Even without Cristiano Ronaldo, Juventus progressed into the quarter-finals of the Coppa Italia with a 4-0 win over Udinese. His absence through sinusitis provided the opportunity for Paulo Dybala to demonstrate his value. Despite a turbulent summer his two goals against Udinese will be a reminder to Maurizio Sarri of his quality.
Udinese is far from the team of 10 years ago where they finished 4th, 3rd and 5th in consecutive seasons. However, three wins in five had provided a glimmer of hope of an upset.
With a clean sheet and four unanswered goals, Juventus are looking to overcome their Supercoppa disappointment by claiming the Coppa Italia. This tactical analysis will look at how they achieved this and what tactics did they use.
Juventus continued their flexibility in style and formation through reverting their tactics to a 4-3-3 formation for the Coppa Italia tie.
Gianluigi Buffon continued in his role as the ‘cup’ goalkeeper. Three out of four of their defenders were rotated with only Alex Sandro keeping his place. The changes provided an opportunity for Matthias de Ligt to showcase his talents after limited opportunities in Serie A.
Adrian Rabiot kept his place with Maurizio Sarri resting Aaron Ramsey and Miralem Pjanić. Rodrigo Bentancur and Federico Bernardeschi completed the midfield.
A change of shape saw Paulo Dybala moved wide from his usual central role. Douglas Costa provided the outlet on the opposite flank with Gonzalo Higuaín through the middle. The opportunity to move a midfielder forward in a 4-3-3 formation showed Juventus’ attacking intent.
Udinese set up in a 3-5-2 formation that has been providing success in recent weeks but wing-backs Hidde ter Avest and Ken Sema were pinned back. This resulted in a low defensive block with five at the back for Udinese.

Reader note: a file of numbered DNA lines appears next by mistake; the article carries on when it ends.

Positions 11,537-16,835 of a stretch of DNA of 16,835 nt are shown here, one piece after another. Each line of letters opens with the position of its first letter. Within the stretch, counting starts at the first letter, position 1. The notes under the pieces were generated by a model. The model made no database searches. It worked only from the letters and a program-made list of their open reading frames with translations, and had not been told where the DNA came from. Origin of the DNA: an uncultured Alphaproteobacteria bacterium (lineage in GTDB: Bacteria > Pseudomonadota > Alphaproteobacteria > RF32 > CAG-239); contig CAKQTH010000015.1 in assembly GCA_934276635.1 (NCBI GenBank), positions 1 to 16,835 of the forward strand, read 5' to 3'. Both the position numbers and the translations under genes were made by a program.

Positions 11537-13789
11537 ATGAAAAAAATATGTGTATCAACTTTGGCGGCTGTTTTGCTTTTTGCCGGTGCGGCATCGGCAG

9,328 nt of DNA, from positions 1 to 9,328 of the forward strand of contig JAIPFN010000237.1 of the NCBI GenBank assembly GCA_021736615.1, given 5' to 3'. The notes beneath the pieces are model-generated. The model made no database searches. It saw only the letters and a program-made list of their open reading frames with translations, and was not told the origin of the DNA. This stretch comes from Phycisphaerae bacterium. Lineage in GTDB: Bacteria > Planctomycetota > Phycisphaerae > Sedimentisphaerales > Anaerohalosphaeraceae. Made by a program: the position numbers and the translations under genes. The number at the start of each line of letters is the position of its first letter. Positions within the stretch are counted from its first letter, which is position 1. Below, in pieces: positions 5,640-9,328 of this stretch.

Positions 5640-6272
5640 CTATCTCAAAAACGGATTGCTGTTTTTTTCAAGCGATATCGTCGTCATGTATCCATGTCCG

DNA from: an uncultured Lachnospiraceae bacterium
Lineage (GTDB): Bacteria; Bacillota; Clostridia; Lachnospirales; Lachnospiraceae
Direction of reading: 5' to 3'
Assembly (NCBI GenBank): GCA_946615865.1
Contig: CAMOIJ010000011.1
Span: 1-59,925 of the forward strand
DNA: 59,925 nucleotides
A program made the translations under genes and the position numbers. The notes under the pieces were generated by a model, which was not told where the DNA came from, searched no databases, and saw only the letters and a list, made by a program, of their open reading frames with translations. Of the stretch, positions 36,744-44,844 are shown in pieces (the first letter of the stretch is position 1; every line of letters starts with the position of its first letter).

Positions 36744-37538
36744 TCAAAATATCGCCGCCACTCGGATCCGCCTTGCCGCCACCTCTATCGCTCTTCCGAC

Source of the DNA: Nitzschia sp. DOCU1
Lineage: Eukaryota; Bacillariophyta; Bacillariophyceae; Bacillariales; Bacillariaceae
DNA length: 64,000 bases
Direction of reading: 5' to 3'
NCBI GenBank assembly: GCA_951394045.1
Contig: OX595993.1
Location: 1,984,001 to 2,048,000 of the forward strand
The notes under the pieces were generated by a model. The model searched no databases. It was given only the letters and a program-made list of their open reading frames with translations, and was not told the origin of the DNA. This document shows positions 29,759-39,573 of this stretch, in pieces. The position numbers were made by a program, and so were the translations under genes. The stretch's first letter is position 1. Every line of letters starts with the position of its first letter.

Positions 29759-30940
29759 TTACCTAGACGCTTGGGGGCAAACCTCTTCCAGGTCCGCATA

Udinese were also missing their ex-Juventus midfield pivot in Rolando Mandragora. After his impressive form, potentially Udinese didn’t want Juventus to activate their €20 million buy-back option.
Udinese rotated their two regular strikers in Stefano Okaka and Kevin Lasagna with Ilija Nestorovski and Łukasz Teodorczyk providing the outlet.
Stereotypical to a Maurizio Sarri team Juventus dominated possession. They had 62% of possession with a 92% passing accuracy resulting in 20 shots and four goals. The principles of ‘Sarriball’ were in full effect but had moved into its next iteration at Juventus. Rather than retaining possession at all costs at Chelsea, ‘Sarriball’ has found a further cutting edge.
Udinese low defensive block
Udinese set up in a 3-5-2 formation which was quickly pinned back by Juventus’ forwards into five at the back. The tactics of a low defensive block had been successful in previous seasons against Juventus. As seen above, Udinese looked to limit space between their defenders to prevent Juventus from exploiting it.
They looked to sit back and absorb the Juventus pressure before looking to gain control and launch an attack. Interestingly, for a team looking to soak up the pressure, they only launched two counter-attacks with neither ending in a shot on goal.
This low defensive block continued in the second half. Their forwards dropped into their defensive third and the wing-backs came narrow to reduce the space available for Juventus to play. The midfield trio stayed compact in the middle of the park as Udinese looked to prevent any through balls. Keeping a short distance between defence and midfield also reduce the opportunity for Juventus to break through their lines.
Udinese’s game plan was to restrict the space for Juventus to play in the final third and then look to build attacks through a period of controlled possession. Whilst they recognised they wouldn’t dominate the game with only 38% of possession, they wanted to use this possession to gradually build attacks. This is highlighted through 21 positional attacks resulting in five shots. This was above their average this season and also a contrast to only two counter-attacks all game resulting in zero shots.
Juventus’ forward passing
Udinese’s low defensive block looked to reduce space for Juventus to play in the final third. This tactical analysis moves on to look at how Juventus used a variety of quick transitions and forward passing to attempt to move Udinese out of their defensive shape.
Juventus used forward passing to exploit spaces between Udinese’s defensive line. Accuracy of their passing into the final third increased by 10% on the season average to 89%. This shows that there was more space in the final third for Juventus to exploit as the continuous off the ball movement and control of possession moved Udinese out of their structured defensive shape.